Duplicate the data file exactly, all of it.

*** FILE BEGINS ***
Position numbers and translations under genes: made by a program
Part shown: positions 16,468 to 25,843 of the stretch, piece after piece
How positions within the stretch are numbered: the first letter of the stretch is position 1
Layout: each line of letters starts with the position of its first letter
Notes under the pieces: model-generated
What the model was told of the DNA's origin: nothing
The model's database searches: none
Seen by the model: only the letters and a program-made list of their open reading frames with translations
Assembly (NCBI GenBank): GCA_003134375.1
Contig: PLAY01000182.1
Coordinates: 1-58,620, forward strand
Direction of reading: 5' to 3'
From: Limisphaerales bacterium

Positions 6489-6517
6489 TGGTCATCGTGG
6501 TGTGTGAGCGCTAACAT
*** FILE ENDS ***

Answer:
Position numbers and translations under genes: made by a program
Part shown: positions 16,468 to 25,843 of the stretch, piece after piece
How positions within the stretch are numbered: the first letter of the stretch is position 1
Layout: each line of letters starts with the position of its first letter
Notes under the pieces: model-generated
What the model was told of the DNA's origin: nothing
The model's database searches: none
Seen by the model: only the letters and a program-made list of their open reading frames with translations
Assembly (NCBI GenBank): GCA_003134375.1
Contig: PLAY01000182.1
Coordinates: 1-58,620, forward strand
Direction of reading: 5' to 3'
From: Limisphaerales bacterium

Positions 6489-6517
6489 TGGTCATCGTGG
6501 TGTGTGAGCGCTAACAT